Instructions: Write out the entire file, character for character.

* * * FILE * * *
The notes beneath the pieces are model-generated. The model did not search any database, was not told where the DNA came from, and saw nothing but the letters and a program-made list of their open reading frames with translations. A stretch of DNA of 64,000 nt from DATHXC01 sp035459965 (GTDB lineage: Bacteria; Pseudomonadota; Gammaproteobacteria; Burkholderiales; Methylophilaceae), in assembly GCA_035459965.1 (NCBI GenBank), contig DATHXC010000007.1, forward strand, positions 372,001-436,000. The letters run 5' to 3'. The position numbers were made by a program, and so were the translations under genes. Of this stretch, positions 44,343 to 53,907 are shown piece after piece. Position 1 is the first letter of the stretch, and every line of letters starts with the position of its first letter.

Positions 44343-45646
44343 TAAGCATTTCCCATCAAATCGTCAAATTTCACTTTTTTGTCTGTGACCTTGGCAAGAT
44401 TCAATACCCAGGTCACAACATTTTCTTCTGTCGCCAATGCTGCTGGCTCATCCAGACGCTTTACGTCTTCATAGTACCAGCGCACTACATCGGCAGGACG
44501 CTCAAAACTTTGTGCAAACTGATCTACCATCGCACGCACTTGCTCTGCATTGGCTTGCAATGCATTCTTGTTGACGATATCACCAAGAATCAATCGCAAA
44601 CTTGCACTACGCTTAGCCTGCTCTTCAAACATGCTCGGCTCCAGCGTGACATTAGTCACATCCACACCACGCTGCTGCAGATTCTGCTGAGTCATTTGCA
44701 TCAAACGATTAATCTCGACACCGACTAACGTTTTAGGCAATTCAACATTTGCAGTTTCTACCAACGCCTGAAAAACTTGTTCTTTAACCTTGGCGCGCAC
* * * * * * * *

The notes beneath the pieces are model-generated. The model did not search any database, was not told where the DNA came from, and saw nothing but the letters and a program-made list of their open reading frames with translations. A stretch of DNA of 64,000 nt from DATHXC01 sp035459965 (GTDB lineage: Bacteria; Pseudomonadota; Gammaproteobacteria; Burkholderiales; Methylophilaceae), in assembly GCA_035459965.1 (NCBI GenBank), contig DATHXC010000007.1, forward strand, positions 372,001-436,000. The letters run 5' to 3'. The position numbers were made by a program, and so were the translations under genes. Of this stretch, positions 44,343 to 53,907 are shown piece after piece. Position 1 is the first letter of the stretch, and every line of letters starts with the position of its first letter.

Positions 44343-45646
44343 TAAGCATTTCCCATCAAATCGTCAAATTTCACTTTTTTGTCTGTGACCTTGGCAAGAT
44401 TCAATACCCAGGTCACAACATTTTCTTCTGTCGCCAATGCTGCTGGCTCATCCAGACGCTTTACGTCTTCATAGTACCAGCGCACTACATCGGCAGGACG
44501 CTCAAAACTTTGTGCAAACTGATCTACCATCGCACGCACTTGCTCTGCATTGGCTTGCAATGCATTCTTGTTGACGATATCACCAAGAATCAATCGCAAA
44601 CTTGCACTACGCTTAGCCTGCTCTTCAAACATGCTCGGCTCCAGCGTGACATTAGTCACATCCACACCACGCTGCTGCAGATTCTGCTGAGTCATTTGCA
44701 TCAAACGATTAATCTCGACACCGACTAACGTTTTAGGCAATTCAACATTTGCAGTTTCTACCAACGCCTGAAAAACTTGTTCTTTAACCTTGGCGCGCAC